Our bodies are built for a clear distinction between day and night (A very dark overcast day is about 1000 times brighter than a night with a full moon). Unfortunately our indoor spaces tend to have a light level too dim for our body clocks to register as ’day’ and too bright to register as ‘night’.

Get your body clock sorted and a huge range of health factors start working better.
Yup. Respect the circadian rhythm. Unless you are Inuit or a Reindeer. They evolved to not have one.
 

DannyHoj

Level 2 Valued Member
Certified Instructor
  • Bringing your own, well tasting coffee at work, rather than consuming trash from a machine that stimulates anger.
  • Find more or less legitimate reasons not to attend long, pointless meetings.
  • Bring heavy backpacks and incorporate some fun, easy climbing when going for hikes.
100%
 

iron&flint

Level 6 Valued Member
Cold shower every day.
I was all in on cold exposure (including the cold showers, which I still do occasionally) until I read The Book on Heat by Brad Pilon.

It’s generally accepted that saunas are beneficial to health but the published research (all referenced in Pilon’s book) on both acute exposure to heat and general acclimatisation to higher ambient temperatures is really compelling. He doesn’t exactly throw the cold baby out with the bathwater - there are benefits to both approaches - but let’s just say I’m now rugging up more than I was.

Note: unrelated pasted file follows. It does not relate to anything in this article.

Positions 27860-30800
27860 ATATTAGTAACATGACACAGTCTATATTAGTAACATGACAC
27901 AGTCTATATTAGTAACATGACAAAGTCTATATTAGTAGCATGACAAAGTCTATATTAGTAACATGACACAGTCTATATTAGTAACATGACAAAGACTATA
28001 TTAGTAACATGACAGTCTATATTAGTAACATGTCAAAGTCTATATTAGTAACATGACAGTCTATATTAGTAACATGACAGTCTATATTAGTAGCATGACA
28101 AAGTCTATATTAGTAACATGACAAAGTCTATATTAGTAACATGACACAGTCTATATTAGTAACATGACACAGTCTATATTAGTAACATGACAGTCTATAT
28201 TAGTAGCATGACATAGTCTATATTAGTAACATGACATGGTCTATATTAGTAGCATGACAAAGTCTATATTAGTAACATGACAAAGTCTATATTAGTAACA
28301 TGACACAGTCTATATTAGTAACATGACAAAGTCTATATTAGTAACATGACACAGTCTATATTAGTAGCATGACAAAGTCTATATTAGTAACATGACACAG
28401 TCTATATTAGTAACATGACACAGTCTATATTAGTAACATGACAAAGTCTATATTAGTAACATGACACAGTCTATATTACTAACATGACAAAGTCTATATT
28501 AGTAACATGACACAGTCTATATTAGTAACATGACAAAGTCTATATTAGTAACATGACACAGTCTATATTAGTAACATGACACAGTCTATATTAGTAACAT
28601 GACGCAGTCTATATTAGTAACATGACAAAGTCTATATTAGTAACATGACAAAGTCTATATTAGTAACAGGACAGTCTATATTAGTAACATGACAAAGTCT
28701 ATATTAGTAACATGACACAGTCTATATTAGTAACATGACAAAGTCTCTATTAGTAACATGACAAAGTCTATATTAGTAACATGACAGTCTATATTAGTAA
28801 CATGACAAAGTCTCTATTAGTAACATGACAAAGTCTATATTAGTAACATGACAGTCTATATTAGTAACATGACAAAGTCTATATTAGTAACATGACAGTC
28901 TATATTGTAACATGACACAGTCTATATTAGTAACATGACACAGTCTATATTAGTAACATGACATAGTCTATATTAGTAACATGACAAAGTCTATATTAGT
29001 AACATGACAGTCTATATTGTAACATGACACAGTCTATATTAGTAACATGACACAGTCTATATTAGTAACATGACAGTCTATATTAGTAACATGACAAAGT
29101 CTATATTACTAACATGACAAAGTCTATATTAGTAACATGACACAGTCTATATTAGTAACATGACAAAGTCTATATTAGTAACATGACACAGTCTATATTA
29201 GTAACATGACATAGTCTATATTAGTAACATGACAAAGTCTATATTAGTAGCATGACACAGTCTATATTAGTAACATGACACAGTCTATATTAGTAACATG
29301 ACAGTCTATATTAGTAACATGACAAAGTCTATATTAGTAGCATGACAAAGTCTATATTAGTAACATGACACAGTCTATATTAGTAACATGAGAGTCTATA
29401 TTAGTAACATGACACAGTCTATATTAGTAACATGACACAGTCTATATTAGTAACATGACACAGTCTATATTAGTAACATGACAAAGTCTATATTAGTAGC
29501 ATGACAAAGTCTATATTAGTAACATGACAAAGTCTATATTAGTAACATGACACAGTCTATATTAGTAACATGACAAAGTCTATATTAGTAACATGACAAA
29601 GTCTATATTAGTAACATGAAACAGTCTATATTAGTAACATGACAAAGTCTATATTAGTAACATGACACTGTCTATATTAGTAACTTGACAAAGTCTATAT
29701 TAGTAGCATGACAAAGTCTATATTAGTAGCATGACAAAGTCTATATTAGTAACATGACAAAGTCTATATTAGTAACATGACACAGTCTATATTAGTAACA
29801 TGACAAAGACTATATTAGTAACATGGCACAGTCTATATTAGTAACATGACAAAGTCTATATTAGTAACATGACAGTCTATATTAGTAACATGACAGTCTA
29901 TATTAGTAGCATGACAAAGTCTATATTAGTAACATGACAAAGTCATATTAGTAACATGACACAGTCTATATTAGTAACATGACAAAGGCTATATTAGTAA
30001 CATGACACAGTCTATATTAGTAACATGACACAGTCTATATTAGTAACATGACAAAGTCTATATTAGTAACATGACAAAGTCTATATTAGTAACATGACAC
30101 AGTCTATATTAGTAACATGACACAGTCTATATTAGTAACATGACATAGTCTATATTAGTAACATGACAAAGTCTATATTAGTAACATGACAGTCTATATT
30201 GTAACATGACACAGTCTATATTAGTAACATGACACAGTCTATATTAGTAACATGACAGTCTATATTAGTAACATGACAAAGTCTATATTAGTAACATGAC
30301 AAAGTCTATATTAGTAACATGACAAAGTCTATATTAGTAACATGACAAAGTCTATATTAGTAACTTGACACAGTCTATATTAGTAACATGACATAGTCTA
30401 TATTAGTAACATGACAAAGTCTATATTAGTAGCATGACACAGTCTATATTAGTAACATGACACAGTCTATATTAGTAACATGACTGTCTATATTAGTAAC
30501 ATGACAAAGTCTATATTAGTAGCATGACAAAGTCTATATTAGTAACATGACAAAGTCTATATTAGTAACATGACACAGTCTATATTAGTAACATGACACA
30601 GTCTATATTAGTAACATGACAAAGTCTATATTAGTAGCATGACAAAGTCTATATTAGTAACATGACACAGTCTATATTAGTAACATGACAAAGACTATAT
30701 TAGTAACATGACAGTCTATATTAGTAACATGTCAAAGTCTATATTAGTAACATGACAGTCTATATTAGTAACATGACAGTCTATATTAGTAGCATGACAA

ClaudeR

Level 6 Valued Member
Remember that proper sauna has a cold shock element which is just as much part of it than the heat… evidence on which part (or the combination of both) is the beneficial one is scarce

You haven’t lived until you’ve had vodka-infused sauna in the finnish north followed by a dip in a finnish lake (preferably with the management of the company you expect to do business with)

I’m sure @Antti will knowingly nod to this :cool:
 

Antti

Level 9 Valued Member
Remember that proper sauna has a cold shock element which is just as much part of it than the heat… evidence on which part (or the combination of both) is the beneficial one is scarce

You haven’t lived until you’ve had vodka-infused sauna in the finnish north followed by a dip in a finnish lake (preferably with the management of the company you expect to do business with)

I’m sure @Antti will knowingly nod to this :cool:

I agree. The combination of the contrasting temperatures really elevate the experience. The vodka and some good company as well.

As a recently resurfaced funny aside, the contrast method was recommended by Finnish doctors 100 years ago for calming the nerves and avoiding masturbation. No mention of vodka there in that context.

I understand the modern science is very much behind it as well, perhaps for other reasons, though.